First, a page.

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Two things

I suspect there should be a silicone rubber seal in the lid. Never seen one made without a seal. Lacking a seal it would suck in air as it cools and that would almost certainly infect it.
Second is related, if you open a cube before use, you will almost certainly infect it. Same as if you opened a tin of anchovies to add some more salt then put them back in the cupboard.
Opening the can would almost guarantee an infection (will go rotten) but if kept sealed the same anchovies would be safe for years.

Mark
Damn you're right aren't you.. Think I do remember a rubber seal inside at some point. And no more opening after hot cube!!

Thanks mate
 

Duploman

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Happened to me the first time I cubed. Next time I filled to the brim with hot wort then capped then turned over so the hot wort heat sanitized the handle and lid, never had a prob since. I rescued the original by calling it a wild yeast sour, quite drinkable too.
 

beerbong

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Damn you're right aren't you.. Think I do remember a rubber seal inside at some point. And no more opening after hot cube!!

Thanks mate
I have found the rubber seal comes out of the lid sometimes when it sticks to the rim of the opening on the cube. Couple of times I didn't notice for a bit and could have easily lost it if it fell off and rolled away
 

andy@67

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Opening a cube before putting it in the fermenter is fraught with danger.
Though I get where you are coming from for the flame out addition. I treat a flame out, no chill addition as a 20 minute boil addition.
What I do when I want a flame out addition, is to make a "hop tea" I boil a couple of litres of water throw the hops in at flame out and let it cool in the freezer then add it to the fermenter with the cubed wort.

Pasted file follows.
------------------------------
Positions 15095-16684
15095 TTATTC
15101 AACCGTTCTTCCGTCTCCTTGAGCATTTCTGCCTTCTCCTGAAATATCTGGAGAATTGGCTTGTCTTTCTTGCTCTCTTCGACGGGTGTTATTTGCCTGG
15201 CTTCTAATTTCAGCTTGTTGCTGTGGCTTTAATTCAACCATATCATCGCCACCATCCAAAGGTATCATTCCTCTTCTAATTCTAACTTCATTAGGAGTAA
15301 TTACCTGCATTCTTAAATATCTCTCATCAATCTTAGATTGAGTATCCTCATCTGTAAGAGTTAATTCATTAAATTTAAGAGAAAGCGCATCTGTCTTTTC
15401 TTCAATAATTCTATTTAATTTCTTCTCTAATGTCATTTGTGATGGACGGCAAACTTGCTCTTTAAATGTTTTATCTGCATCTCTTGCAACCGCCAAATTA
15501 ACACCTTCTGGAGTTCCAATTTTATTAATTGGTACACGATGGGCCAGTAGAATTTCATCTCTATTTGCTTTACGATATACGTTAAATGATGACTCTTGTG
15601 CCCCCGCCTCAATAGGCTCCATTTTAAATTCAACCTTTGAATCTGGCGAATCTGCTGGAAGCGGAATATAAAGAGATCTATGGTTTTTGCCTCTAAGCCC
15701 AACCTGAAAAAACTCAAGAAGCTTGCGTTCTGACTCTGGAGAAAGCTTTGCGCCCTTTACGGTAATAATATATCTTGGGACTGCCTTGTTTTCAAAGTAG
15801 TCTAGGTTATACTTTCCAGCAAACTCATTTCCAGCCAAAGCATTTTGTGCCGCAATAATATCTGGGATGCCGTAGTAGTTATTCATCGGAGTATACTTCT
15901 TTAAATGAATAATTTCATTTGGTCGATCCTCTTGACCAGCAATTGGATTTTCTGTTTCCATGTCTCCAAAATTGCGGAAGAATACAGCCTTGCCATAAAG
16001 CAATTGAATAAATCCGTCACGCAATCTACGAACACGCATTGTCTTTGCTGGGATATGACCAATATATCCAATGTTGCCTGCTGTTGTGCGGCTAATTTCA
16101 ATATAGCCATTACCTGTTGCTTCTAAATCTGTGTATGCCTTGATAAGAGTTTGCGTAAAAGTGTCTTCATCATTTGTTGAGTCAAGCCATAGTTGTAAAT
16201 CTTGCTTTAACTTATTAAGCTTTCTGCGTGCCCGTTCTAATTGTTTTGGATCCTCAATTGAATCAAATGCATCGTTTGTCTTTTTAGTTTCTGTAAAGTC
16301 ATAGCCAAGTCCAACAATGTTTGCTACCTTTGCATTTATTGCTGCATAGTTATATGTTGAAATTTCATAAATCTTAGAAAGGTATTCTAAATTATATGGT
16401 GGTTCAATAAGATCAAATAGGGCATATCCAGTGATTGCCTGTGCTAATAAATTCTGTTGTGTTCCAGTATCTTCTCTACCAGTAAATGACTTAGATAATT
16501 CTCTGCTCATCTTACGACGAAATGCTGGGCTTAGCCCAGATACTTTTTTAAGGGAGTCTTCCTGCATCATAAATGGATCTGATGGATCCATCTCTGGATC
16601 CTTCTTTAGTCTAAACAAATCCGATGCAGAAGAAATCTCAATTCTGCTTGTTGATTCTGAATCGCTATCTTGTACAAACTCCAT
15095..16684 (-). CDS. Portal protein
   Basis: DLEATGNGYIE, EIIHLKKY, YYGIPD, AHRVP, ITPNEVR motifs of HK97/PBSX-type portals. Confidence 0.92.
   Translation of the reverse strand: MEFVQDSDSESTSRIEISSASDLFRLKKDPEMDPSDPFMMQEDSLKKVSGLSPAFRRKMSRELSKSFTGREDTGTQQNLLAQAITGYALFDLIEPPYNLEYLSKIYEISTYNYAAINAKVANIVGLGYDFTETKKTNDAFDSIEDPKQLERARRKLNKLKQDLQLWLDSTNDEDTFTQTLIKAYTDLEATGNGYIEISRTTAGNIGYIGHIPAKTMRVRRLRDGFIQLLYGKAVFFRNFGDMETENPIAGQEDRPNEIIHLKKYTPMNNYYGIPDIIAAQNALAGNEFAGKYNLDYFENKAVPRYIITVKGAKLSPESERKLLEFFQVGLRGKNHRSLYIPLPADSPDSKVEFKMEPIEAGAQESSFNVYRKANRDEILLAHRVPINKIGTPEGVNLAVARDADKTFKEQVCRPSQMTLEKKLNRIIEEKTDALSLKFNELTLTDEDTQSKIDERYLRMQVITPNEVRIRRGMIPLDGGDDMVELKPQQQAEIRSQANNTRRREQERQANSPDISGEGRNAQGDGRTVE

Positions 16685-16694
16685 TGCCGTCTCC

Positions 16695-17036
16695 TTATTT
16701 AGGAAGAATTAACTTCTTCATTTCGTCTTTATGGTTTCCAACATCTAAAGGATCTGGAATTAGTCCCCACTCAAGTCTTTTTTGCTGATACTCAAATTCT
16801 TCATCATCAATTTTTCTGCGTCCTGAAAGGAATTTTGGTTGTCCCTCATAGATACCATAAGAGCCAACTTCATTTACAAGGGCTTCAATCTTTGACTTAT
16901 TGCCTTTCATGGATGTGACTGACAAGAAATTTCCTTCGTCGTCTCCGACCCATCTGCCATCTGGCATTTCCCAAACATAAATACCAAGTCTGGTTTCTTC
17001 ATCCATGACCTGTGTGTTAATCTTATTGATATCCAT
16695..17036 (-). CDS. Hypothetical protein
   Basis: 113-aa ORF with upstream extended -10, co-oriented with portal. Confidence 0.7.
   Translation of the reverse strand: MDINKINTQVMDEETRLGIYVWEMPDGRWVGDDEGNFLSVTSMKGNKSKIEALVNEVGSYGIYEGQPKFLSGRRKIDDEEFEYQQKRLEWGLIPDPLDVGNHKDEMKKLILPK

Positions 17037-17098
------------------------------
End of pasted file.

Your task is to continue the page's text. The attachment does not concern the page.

If I want to do a yeast starter I add some dry malt extract to the water and pitch the yeast into that before adding it to the fermenter, after a couple of days.
This will give a reasonable "flame out" flavour without exposing your cubed wort to the air, with its attendant dangers.
Cheers.
Andrew.
 

JDW81

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Never open a cube unless you plan on pitching yeast.

I get my late hop flavour in cubed beers by doing the following.
1: Calculate the IBUs your beer needs to be (I use beer smith and aim for the ballpark figures given in various reference/style guides)
2: Add a small 60 minute bittering addition (say 20% of the IBUs)
3: Add the rest of your IBUs as a cube addition once you decant into your cube (I calculate it as a 15 minute addition).
4: Ferment as usual.

The flavour you get is like a mix between a late boil/whirlpool addition. Works for every style I’ve attempted with it so far (and I’ve put a heap of hops into the cube in the past - like 150g without any issues/grassiness etc).

JD